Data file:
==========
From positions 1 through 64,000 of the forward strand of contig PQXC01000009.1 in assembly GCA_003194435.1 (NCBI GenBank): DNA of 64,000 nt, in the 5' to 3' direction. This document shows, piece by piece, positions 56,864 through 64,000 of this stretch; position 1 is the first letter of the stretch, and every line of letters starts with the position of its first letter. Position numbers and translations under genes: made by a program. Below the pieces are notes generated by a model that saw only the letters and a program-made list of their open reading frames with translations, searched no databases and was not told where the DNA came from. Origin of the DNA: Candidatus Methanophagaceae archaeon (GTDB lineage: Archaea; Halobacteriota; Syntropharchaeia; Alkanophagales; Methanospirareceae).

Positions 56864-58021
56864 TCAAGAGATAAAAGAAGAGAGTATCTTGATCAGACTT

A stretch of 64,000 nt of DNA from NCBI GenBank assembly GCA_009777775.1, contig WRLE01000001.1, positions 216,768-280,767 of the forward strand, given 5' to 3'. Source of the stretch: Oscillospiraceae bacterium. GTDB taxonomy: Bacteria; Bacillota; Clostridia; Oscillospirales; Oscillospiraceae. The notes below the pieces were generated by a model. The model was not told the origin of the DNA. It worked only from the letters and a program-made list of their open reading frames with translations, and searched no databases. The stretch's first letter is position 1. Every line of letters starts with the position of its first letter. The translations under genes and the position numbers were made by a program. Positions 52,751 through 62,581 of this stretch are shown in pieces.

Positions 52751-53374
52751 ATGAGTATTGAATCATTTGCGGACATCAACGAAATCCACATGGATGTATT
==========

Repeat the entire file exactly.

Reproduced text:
From positions 1 through 64,000 of the forward strand of contig PQXC01000009.1 in assembly GCA_003194435.1 (NCBI GenBank): DNA of 64,000 nt, in the 5' to 3' direction. This document shows, piece by piece, positions 56,864 through 64,000 of this stretch; position 1 is the first letter of the stretch, and every line of letters starts with the position of its first letter. Position numbers and translations under genes: made by a program. Below the pieces are notes generated by a model that saw only the letters and a program-made list of their open reading frames with translations, searched no databases and was not told where the DNA came from. Origin of the DNA: Candidatus Methanophagaceae archaeon (GTDB lineage: Archaea; Halobacteriota; Syntropharchaeia; Alkanophagales; Methanospirareceae).

Positions 56864-58021
56864 TCAAGAGATAAAAGAAGAGAGTATCTTGATCAGACTT

A stretch of 64,000 nt of DNA from NCBI GenBank assembly GCA_009777775.1, contig WRLE01000001.1, positions 216,768-280,767 of the forward strand, given 5' to 3'. Source of the stretch: Oscillospiraceae bacterium. GTDB taxonomy: Bacteria; Bacillota; Clostridia; Oscillospirales; Oscillospiraceae. The notes below the pieces were generated by a model. The model was not told the origin of the DNA. It worked only from the letters and a program-made list of their open reading frames with translations, and searched no databases. The stretch's first letter is position 1. Every line of letters starts with the position of its first letter. The translations under genes and the position numbers were made by a program. Positions 52,751 through 62,581 of this stretch are shown in pieces.

Positions 52751-53374
52751 ATGAGTATTGAATCATTTGCGGACATCAACGAAATCCACATGGATGTATT